California – Enloe Flightcare ready to launch EC130T2

California – Enloe Flightcare ready to launch EC130T2

7-Jan-2015 Source: Enloe

Enloe FlightCare will begin its 30th year of air ambulance service with a new helicopter: a single-engine EC130 T2 EcoStar, featuring the latest in aviation safety technology, new medical equipment, a roomy cabin and a quieter sound signature. The program will be the first in the world to use the EC130 T2 EcoStar for Emergency Medical Services. The aircraft comes thanks to generous fundraising efforts by many individuals and organizations throughout FlightCare’s area of service.

Enloe Medical Center will unveil the new EcoStar helicopter to the community on Jan. 10 from 2 p.m. to 4:30 p.m. at the newly relocated Chico Air Museum, 165 Ryan Ave., in Chico. The helicopter is expected to be certified and mission ready in early February, following a month of pilot flight training and medical crew orientation as well as certification and approval by the Federal Aviation Administration. See a fact sheet on the new helicopter.

“Our patients and our air ambulance crews deserve the safest, most accommodating transportation available, and I am very proud to say that this state-of-the-art helicopter is the best available to our program,” said Mike Wiltermood, CEO of Enloe Medical Center. “A lot of research and effort went into making this possible. We are so glad it’s finally here!”

Advance features: Safety, comfort, quiet
Enloe selected the EcoStar primarily for its advanced safety features. Its space, comfort and low sound signature were also important contributing factors. The safety features include an enclosed tail rotor that reduces the possibility of inadvertent contact by ground personnel or others on scene. When rotating, a traditional tail rotor can be virtually invisible. The new rotor’s design also helps avoid damage that could compromise flight safety. The rotor together with the helicopter’s computer control system also creates a quieter aircraft inside and out.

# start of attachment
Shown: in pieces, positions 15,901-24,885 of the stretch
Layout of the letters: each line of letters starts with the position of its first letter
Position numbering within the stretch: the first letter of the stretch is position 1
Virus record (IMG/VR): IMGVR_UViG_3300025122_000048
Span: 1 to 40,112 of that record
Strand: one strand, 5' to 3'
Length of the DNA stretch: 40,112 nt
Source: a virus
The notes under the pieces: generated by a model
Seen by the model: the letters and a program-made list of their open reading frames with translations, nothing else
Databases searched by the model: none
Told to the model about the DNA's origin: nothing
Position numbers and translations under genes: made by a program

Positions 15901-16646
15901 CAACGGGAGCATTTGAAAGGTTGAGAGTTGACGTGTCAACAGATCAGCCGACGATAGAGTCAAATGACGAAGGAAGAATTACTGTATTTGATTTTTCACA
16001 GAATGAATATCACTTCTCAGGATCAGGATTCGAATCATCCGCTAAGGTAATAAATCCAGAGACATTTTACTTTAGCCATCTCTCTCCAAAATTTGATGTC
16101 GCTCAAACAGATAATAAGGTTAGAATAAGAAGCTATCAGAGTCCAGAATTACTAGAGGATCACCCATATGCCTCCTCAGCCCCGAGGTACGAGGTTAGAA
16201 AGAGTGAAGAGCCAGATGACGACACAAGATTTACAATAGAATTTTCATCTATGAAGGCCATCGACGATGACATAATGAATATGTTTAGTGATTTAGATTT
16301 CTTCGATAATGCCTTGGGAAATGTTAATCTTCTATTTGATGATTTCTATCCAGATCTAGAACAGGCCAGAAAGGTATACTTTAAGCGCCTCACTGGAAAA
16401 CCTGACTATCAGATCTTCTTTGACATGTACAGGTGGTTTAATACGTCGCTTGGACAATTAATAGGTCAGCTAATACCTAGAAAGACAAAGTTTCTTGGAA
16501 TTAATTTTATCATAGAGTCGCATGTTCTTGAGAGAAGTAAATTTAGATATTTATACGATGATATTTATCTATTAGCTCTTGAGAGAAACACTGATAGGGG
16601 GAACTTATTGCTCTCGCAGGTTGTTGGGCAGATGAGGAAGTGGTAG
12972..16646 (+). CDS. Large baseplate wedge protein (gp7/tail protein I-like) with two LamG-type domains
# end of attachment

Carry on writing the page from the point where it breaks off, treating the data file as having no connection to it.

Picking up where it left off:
In other safety upgrades, many of the flight instruments have been replaced with all-in-one digital technology. These include synthetic vision technology, on-screen satellite weather, GPS and real-time digital tracking of the helicopter for dispatch, night-vision, and traffic and terrain alert systems. Additionally, the engine is controlled electronically and digitally by a computer. Many of these features are particularly important for the altitude and terrain of the Sierra Nevada Mountains and the weather throughout the Central Valley.